- Seeking non-seekers: The Web is unique as a ‘pull medium’ that can target people based on their language, ethnicity, felt needs, life problems, or general interests. It is not limited to locating and connecting with people who are already seekers or vaguely inquisitive. It can also engage with people ‘much further back’.
- Anonymous intimacy: There is a remarkable online phenomenon called ‘anonymous intimacy’: people are often far more willing to share their questions, needs or problems online, than they would with even a close friend. Although it may express itself differently in various cultures, this online behavior seems universal. And in countries and religious systems where there is, at minimum, considerable social disapproval towards someone seen to be asking even cursory questions about Christianity or reading Christian literature, the Web is a safe and private channel of inquiry. For example, there are many thousands of monthly downloads of the Bible within the Middle East. Mentoring relationships can be established online that would be difficult to initiate or maintain, face-to-face.
- Mobile phones: The dramatic growth of mobile phone use is a major opportunity. In poorer countries, a phone may be the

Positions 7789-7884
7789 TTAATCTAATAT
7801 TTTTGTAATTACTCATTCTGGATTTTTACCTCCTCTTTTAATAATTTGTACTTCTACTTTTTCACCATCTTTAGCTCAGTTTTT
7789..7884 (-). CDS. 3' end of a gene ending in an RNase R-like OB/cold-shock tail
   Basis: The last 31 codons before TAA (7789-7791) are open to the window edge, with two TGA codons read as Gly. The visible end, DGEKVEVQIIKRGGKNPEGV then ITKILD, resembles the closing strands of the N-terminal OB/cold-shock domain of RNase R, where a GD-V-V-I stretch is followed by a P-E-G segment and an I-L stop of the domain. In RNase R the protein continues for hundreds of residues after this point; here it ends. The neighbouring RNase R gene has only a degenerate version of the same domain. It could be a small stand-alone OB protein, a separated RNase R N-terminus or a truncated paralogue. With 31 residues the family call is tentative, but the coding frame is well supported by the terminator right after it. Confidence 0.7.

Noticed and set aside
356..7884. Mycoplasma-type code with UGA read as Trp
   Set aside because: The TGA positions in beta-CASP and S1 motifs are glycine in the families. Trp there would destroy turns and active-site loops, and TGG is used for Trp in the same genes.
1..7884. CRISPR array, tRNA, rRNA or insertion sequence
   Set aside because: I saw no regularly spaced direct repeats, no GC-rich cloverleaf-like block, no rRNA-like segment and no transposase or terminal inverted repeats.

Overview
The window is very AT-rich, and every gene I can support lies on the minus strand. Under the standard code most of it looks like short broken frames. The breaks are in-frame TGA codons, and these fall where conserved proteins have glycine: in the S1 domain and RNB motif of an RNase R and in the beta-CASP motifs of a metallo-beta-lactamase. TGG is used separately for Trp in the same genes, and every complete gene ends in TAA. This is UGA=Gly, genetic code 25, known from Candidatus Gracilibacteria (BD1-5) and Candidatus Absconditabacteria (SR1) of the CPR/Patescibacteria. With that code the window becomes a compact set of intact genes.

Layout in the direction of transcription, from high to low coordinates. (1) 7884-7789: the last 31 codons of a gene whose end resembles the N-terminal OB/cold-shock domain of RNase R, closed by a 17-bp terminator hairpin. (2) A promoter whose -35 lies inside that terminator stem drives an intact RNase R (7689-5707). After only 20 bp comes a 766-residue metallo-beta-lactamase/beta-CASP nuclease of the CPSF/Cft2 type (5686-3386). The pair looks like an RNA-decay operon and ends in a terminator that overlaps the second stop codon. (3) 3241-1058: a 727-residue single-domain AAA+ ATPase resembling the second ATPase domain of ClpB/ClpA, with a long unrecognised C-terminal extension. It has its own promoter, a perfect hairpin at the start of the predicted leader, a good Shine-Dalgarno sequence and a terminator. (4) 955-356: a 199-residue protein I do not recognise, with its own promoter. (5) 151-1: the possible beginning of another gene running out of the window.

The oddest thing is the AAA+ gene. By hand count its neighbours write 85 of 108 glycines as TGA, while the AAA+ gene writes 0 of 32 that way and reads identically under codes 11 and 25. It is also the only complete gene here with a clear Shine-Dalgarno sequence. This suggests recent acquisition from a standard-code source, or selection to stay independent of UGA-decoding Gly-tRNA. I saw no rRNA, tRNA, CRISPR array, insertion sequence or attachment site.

only digital device people will own, and they can increasingly use it to access the Web rather than visit an
Internet Cafe. Mobiles are transforming trade, development, healthcare and communication throughout the Majority World.
Facebook has made it easy for mobile users to read and update their Facebook pages without incurring online access charges. Mobiles also offer a unique 24/7 channel to share the good news: downloaded video clips or longer movies, as well as books and Bibles. Any Christian with a mid/high-range phone can load a portfolio of appropriate video clips in various languages, and share them face-to-face with others as part of a conversation, indeed as a discussion starter. If the contact has a Bluetooth-equipped phone, video clips or books can also be quickly passed across to that phone too. Cheap portable DVD/MP3 players can also be used to share videos on a personal basis with two or three people. Portable tablet devices and book-readers (eg. Kindle) may increasingly have a similar role.
- Video shorts: Video clip production is now also within the scope of the amateur. A good webcam, high-end phone, digital camera or camcorder can produce video of sufficient quality to post online or install on a mobile phone. Free or cheap editing software, allied to an understanding of the medium and creative thinking, can produce strategic video shorts.